Downward Mobility from the Middle Class: Waking Up from the American Dream

Downward Mobility from the Middle Class: Waking Up from the American Dream

The idea that children will grow up to be better off than their parents is a central component of the American Dream, and sustains American optimism. However, Downward Mobility from the Middle Class: Waking up from the American Dream finds that a middle-class upbringing does not guarantee the same status over the course of a lifetime. A third of Americans raised in the middle class—defined here as those between the 30th and 70th percentiles of the income distribution—fall out of the middle as adults. The data also show differences in rates of downward mobility from the middle based on both family background and personal characteristics.

The research for this report was undertaken to answer critical questions about what accounts for downward mobility from the middle class, and how those factors influence people differently depending on their race and gender. Four main findings were identified:

  • Marital status, education, test scores and drug use have a strong influence on whether a middle-class child loses economic ground as an adult
  • Race is a factor in who falls out of the middle class, but only for men
  • There is a gender gap in downward mobility from the middle, but it is driven entirely by a disparity between white men and white women
  • Differences in average test scores are the most important observable racial difference in accounting for the large downward mobility gap between black men and white men, but none of the factors examined in the report sheds light on the gap between white men and white women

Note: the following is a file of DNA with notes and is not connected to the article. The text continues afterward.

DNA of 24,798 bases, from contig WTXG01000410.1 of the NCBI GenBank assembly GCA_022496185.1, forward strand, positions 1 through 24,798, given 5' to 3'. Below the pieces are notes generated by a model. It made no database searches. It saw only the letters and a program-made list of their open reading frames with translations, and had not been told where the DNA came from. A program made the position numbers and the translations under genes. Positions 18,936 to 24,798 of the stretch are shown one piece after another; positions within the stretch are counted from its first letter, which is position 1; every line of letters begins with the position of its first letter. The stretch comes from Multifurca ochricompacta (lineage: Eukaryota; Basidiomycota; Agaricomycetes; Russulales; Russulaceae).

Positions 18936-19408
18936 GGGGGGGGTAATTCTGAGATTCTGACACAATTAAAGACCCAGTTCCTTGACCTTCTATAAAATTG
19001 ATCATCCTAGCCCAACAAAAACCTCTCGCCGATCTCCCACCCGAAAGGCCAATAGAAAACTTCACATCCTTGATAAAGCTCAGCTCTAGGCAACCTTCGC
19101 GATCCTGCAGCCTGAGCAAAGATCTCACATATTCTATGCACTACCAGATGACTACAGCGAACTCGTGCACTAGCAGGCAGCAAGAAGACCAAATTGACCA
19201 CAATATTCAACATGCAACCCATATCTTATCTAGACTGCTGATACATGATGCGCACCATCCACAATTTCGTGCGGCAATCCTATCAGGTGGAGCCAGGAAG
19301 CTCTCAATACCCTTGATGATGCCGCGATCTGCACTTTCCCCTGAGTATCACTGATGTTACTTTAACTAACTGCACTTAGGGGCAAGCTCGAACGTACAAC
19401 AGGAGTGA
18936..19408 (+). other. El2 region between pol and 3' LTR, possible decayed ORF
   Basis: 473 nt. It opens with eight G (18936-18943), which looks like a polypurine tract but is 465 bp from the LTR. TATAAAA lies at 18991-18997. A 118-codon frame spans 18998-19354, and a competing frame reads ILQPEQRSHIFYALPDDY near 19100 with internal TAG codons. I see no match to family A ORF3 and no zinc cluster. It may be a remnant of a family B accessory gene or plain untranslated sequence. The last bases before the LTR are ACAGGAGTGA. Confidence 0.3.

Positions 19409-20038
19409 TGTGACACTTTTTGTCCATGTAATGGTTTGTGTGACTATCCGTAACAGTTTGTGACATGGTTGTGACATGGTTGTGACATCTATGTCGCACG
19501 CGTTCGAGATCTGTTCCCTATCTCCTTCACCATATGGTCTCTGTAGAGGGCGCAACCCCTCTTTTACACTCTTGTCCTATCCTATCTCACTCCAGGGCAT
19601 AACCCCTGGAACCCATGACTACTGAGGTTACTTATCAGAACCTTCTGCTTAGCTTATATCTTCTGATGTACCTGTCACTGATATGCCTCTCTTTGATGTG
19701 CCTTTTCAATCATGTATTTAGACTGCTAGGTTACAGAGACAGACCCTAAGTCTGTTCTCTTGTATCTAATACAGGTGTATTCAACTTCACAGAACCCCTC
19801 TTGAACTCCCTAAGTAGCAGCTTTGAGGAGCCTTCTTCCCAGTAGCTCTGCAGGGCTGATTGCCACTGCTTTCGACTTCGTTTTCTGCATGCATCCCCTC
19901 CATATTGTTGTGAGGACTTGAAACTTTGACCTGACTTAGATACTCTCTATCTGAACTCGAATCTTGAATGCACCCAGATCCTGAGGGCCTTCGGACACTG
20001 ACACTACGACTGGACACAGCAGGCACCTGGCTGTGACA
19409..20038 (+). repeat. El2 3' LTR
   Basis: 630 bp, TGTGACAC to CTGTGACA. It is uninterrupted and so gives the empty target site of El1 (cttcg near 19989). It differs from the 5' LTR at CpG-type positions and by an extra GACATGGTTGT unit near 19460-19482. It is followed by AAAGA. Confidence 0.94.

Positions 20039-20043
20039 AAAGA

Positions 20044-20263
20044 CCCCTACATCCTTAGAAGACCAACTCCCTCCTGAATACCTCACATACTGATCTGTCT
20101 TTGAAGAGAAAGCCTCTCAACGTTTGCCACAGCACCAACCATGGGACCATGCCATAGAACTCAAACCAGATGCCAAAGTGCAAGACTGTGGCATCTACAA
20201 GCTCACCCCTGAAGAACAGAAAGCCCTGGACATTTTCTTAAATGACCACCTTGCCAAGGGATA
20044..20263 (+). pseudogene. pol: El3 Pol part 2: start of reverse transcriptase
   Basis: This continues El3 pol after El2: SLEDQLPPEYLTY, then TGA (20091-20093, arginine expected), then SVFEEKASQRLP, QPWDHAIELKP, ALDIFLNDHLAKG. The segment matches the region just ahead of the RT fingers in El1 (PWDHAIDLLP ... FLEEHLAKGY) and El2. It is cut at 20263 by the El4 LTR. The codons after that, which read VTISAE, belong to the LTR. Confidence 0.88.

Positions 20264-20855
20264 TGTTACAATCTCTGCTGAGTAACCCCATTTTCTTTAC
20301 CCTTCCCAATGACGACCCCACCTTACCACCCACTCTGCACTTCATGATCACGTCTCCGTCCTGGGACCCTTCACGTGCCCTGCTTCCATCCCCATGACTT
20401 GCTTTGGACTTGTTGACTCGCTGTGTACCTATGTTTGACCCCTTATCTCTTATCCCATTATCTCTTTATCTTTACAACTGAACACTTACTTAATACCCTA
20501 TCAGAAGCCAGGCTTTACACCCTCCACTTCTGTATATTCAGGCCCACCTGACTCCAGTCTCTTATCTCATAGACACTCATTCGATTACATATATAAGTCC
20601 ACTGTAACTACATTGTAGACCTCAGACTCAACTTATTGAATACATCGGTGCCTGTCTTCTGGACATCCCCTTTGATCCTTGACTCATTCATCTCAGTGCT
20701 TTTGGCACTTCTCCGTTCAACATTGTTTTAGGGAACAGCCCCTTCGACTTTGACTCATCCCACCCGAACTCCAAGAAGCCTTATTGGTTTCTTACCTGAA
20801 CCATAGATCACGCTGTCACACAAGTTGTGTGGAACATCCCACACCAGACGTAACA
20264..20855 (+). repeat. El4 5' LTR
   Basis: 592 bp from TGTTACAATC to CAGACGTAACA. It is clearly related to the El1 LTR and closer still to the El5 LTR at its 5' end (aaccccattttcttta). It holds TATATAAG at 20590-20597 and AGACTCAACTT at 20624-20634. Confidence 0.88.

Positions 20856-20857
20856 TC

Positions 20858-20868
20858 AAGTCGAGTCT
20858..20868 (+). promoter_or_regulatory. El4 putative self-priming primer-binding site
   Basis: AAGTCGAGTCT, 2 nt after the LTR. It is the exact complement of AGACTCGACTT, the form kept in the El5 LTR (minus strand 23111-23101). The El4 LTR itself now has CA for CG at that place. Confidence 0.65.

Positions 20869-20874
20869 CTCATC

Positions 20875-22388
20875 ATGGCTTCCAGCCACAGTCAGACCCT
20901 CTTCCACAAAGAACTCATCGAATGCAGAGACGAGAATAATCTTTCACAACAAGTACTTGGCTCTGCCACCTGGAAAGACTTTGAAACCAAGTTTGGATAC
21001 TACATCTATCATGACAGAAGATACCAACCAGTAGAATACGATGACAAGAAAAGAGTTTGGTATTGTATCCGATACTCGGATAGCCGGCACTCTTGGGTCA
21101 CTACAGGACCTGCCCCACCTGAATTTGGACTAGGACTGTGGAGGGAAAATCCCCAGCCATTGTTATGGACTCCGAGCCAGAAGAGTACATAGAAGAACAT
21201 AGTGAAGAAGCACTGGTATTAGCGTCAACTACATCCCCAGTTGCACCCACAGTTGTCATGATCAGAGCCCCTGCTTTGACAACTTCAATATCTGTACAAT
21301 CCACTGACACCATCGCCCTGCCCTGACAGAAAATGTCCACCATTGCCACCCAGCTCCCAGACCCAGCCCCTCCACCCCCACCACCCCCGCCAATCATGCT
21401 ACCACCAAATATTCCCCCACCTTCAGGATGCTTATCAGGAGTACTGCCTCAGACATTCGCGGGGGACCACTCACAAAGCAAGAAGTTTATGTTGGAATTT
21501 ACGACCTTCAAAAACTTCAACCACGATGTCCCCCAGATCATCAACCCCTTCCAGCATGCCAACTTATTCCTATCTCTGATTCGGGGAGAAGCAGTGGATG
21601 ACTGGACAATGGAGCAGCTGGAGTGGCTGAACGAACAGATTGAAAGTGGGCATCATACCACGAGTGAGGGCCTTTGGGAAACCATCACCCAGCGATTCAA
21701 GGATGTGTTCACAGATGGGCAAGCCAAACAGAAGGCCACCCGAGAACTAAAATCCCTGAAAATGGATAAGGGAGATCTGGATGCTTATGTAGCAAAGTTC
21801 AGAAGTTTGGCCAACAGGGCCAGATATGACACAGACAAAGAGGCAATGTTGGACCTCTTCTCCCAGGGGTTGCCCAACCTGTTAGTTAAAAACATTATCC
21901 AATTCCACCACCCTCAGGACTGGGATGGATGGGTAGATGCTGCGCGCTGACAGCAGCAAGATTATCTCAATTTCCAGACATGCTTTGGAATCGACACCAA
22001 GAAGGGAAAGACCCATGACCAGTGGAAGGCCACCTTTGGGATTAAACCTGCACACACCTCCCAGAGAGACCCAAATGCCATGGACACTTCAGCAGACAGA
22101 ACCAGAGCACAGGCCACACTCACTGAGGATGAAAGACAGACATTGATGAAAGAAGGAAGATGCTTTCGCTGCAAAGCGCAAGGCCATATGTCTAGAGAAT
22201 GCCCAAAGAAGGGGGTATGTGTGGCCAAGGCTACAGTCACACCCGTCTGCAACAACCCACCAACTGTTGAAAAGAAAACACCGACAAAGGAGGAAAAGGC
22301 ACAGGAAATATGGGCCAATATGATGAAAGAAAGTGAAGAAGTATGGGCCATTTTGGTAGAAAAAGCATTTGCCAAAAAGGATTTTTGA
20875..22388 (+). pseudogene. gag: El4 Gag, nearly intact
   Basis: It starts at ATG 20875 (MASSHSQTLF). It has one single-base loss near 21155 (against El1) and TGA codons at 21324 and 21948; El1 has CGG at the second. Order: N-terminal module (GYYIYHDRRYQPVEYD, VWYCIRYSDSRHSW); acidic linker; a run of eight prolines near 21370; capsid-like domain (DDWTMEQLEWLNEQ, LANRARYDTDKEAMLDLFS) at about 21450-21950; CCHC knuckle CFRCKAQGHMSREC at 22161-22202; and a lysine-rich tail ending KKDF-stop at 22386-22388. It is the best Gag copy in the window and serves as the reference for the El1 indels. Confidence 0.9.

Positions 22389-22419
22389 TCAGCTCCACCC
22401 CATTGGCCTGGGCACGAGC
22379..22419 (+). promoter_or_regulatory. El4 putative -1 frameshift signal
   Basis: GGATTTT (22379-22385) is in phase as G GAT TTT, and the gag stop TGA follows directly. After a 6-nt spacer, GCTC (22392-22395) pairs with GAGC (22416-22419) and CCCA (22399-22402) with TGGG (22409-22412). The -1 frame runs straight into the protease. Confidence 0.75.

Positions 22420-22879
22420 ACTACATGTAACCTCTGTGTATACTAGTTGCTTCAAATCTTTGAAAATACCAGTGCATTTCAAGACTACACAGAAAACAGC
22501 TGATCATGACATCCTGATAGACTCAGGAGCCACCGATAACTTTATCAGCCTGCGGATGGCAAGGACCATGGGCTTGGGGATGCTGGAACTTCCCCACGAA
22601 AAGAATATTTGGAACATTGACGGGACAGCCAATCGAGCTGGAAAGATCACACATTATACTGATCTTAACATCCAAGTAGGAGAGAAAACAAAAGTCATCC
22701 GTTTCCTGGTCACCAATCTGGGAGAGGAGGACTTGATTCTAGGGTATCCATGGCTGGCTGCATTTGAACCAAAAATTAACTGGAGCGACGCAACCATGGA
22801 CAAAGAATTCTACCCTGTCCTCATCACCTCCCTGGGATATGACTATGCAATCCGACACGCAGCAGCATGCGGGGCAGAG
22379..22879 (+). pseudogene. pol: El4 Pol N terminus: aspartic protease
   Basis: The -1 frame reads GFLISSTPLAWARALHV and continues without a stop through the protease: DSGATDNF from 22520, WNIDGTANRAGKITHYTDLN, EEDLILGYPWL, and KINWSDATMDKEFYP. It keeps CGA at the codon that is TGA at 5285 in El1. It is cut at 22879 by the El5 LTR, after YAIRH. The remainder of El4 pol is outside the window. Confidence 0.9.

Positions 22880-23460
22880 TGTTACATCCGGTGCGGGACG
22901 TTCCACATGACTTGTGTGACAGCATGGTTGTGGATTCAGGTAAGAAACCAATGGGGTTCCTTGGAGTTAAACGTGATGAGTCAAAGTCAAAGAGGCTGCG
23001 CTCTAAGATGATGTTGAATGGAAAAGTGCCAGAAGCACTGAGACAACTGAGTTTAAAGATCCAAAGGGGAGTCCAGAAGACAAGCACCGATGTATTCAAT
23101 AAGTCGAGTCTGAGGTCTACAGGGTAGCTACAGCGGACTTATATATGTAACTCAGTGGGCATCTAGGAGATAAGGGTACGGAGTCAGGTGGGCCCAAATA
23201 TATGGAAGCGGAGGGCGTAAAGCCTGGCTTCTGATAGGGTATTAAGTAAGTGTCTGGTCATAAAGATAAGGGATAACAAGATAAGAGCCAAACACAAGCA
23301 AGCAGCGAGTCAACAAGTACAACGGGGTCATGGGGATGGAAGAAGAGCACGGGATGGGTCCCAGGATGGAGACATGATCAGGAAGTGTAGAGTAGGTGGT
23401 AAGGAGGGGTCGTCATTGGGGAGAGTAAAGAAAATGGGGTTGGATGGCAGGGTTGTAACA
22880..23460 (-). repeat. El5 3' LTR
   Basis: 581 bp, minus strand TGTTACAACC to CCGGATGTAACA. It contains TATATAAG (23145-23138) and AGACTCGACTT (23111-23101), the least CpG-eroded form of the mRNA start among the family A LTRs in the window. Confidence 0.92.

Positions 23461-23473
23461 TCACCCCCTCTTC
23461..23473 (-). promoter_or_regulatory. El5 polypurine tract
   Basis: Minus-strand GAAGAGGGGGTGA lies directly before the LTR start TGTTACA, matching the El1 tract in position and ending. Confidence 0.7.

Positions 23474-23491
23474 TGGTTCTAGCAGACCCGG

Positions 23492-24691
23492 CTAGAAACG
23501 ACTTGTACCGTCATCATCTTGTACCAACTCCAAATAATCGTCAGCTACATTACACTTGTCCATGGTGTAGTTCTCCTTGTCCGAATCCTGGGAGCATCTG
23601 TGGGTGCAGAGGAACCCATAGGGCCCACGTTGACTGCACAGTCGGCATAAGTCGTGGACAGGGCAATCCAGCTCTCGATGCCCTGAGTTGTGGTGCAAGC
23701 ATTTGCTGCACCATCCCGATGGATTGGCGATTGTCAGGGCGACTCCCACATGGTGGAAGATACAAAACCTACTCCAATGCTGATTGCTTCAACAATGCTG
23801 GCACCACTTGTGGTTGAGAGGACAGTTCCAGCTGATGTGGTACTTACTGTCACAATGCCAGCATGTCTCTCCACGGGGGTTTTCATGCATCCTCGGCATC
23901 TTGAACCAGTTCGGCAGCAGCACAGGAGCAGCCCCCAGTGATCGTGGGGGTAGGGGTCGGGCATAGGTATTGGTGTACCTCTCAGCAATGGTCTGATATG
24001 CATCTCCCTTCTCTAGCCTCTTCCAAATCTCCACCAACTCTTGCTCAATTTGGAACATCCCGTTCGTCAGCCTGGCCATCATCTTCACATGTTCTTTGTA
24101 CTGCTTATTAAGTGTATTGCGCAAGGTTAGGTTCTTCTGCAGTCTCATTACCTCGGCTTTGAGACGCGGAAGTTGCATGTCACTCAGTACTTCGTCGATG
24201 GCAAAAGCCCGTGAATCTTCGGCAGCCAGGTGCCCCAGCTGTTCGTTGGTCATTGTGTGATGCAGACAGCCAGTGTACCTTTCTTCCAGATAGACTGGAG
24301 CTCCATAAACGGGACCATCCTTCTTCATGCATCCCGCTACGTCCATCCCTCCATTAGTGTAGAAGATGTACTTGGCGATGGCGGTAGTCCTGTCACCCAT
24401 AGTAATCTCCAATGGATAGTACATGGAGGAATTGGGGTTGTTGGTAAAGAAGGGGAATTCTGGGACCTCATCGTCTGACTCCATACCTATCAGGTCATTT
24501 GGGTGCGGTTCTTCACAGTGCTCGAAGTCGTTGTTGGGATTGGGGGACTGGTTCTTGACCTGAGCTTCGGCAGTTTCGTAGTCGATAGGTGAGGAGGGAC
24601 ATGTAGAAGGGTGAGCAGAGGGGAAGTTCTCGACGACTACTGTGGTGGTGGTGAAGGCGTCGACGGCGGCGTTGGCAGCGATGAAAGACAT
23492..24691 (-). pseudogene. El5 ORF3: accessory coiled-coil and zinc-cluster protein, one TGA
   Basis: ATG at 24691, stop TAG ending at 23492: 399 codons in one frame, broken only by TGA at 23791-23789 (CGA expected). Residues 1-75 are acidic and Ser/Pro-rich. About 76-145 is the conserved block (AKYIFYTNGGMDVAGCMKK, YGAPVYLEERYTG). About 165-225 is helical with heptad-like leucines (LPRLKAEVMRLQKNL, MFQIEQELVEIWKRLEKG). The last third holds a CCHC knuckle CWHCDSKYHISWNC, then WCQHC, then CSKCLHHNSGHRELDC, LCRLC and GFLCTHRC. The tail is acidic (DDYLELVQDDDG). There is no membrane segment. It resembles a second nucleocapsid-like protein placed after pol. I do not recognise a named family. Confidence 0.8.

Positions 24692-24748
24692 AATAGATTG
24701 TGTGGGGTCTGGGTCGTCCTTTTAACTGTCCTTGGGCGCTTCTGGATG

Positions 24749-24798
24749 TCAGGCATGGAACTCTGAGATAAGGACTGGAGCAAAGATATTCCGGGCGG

National Homeownership Month

Composite image of modern city network communication concept

Learn the Basics of Broadband from Our Limited Series

Sign up for our four-week email course on Broadband Basics

Quick View

How does broadband internet reach our homes, phones, and tablets? What kind of infrastructure connects us all together? What are the major barriers to broadband access for American communities?

Pills illustration
Pills illustration

What Is Antibiotic Resistance—and How Can We Fight It?

Sign up for our four-week email series The Race Against Resistance.

Quick View

Antibiotic-resistant bacteria, also known as “superbugs,” are a major threat to modern medicine. But how does resistance work, and what can we do to slow the spread? Read personal stories, expert accounts, and more for the answers to those questions in our four-week email series: Slowing Superbugs.